TOM: How about the water quality issue? Is that something that you feel pretty comfortable with in the organic world, that you’re really helping out with? Or do you think that water quality across the board is going to continue to be an issue, Logan?
LOGAN: So, with organics, I definitely think that there’s a more mindful approach to what you add to the ground. So, if water quality issues are coming from too much fertilizer, or if they’re coming from other contaminants, as far as pesticides and things, organics are inherently going to reduce that problem. So, if that’s what water quality issues are coming from, then absolutely. If they’re coming from other things, organics doesn’t specifically mandate types of irrigation systems. So, if surface water is a problem, that’s going to take a structural change, things of that sort. But if it’s contaminants that people are concerned with, then that’s going to be helped with organics.
What You Should Know about Grimmway Farms
TOM: Well, Logan, I really appreciate you taking the time today to do an interview.
LOGAN: Yes, sir. Thank you for asking me to do it.
TOM: It’s been great to learn a little bit more about the National Organic Standards Board and, certainly, Grimmway Farm. But the final question I would have is that if you had two minutes alone with a farmer in a room, and you could convey something on Grimmway Farms, about your position with organics, what would you want that farmer, or even a consumer, to know about Grimmway Farms?
LOGAN: So that’s a great question. A lot of times, I would like to know where the farmer is because it is a different life everywhere else. But just to take a shot in the dark, a lot of farmers, especially conventional farmers, are more hesitant about the organic side. At least, some ultimately respect organics and say, ‘Wow, it’s really tough. I don’t know how you do it.’ Then, there are some that may think it is a threat, and it’s not. It’s just completely different, and that’s what I like. Why I’m in the organics is because my dad’s conventional. We are no competitors at all. We complement each other in the market. But one of the most convincing — or, at least, the neatest — thing that I have found in organics is that, for example, there is a difference. There is a change. You can change the ecosystem with it, the diversity of the soil, things like that. We grow carrots in north Florida, sandy soils with no nematicide in organics, and that’s completely unheard of and unthinkable on the conventional side. And we do that because we’ve never fumigated before, and we maintain a diversity in the soil that the root-knot nematode does not flourish in or cannot grow in and become a threat. Whereas, on the conventional side, I’ve seen fields, as an agronomist, where you had a misapplication of Telone, and you can’t sell it. We actually donated the carrots to the University of Georgia for a nematode trial. They’re just completely torn up. There absolutely is something to it, something different, and so it can work in certain areas and do really well. So that’s been, like I said, a convincing experience that I hold on to, that I know that it is changing something.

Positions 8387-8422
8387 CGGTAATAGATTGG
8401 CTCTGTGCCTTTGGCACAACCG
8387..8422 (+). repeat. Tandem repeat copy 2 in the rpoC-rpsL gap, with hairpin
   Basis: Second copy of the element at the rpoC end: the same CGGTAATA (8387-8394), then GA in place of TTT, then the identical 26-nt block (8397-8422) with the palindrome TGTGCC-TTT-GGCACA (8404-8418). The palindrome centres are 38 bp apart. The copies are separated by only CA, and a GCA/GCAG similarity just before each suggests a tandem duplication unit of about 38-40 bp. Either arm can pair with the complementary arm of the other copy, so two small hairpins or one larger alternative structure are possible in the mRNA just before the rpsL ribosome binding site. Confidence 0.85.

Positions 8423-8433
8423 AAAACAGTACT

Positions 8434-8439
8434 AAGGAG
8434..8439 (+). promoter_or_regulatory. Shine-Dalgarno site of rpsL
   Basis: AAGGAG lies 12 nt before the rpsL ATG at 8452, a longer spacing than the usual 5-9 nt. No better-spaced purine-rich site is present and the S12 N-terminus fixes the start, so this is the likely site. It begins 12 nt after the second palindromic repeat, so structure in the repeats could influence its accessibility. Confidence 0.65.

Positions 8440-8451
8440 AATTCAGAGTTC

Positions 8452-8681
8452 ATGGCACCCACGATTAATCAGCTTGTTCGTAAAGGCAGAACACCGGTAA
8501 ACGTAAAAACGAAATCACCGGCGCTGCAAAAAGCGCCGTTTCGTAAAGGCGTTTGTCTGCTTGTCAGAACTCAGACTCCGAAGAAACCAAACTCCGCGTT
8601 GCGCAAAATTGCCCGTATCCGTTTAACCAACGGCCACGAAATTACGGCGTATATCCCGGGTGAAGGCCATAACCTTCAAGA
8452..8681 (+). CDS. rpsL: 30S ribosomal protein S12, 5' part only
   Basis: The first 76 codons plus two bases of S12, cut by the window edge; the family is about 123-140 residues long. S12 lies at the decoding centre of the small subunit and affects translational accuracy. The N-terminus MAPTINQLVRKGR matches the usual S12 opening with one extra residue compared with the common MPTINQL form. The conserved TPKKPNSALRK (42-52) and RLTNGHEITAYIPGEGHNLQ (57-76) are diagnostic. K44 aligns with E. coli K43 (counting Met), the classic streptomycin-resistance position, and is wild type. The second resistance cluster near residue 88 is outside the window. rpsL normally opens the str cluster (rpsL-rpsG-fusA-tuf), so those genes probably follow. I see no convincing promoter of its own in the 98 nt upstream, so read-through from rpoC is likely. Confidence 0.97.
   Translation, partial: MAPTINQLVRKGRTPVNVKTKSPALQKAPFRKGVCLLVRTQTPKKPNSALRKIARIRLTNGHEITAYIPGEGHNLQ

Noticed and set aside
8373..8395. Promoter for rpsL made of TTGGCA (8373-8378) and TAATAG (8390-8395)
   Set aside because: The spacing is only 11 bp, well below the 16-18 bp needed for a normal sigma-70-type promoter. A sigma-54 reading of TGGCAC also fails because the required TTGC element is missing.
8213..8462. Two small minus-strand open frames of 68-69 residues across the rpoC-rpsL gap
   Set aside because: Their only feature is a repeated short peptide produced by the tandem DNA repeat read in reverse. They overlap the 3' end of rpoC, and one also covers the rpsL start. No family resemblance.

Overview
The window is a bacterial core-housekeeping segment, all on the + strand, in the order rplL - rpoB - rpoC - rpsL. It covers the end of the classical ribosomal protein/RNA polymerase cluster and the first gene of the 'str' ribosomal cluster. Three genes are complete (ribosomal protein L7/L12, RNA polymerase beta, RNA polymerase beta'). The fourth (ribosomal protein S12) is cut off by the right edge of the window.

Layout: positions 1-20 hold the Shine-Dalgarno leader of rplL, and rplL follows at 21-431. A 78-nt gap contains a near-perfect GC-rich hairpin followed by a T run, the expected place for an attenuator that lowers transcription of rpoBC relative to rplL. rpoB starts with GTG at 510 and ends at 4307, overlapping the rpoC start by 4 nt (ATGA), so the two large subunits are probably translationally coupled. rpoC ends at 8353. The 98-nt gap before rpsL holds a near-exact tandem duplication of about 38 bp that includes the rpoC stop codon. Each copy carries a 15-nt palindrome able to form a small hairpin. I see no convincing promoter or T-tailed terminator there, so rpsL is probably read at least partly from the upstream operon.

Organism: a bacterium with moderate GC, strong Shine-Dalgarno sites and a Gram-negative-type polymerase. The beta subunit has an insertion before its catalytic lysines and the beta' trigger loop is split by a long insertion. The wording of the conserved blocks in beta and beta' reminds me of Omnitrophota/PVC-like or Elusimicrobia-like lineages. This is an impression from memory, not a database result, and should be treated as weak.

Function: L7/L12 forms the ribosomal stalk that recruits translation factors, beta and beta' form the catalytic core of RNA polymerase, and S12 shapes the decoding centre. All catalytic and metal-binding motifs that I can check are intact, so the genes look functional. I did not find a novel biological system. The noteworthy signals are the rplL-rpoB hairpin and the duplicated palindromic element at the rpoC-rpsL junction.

TOM: Well, Logan, I want to be respectful of your time. And I really appreciate you spending time with us this morning, again, to discuss both Grimmway Farms and the National Organic Standards Board. I know you put a lot of time into that. I think, as a listener, I really appreciate the effort that you’ve put into serving on that national board.
LOGAN: Yes, sir.
TOM: And to all the listeners, thanks for tuning in today to another episode of Organics Unpacked and join us next week for a new episode. We look forward to bringing you another topic that would be of interest to you. Thank you.
OUTRO: Thank you for listening to Organics Unpacked. If you enjoyed this episode, please consider subscribing and giving this show a five-star rating and review, so we can continue to help organic growers improve their operations.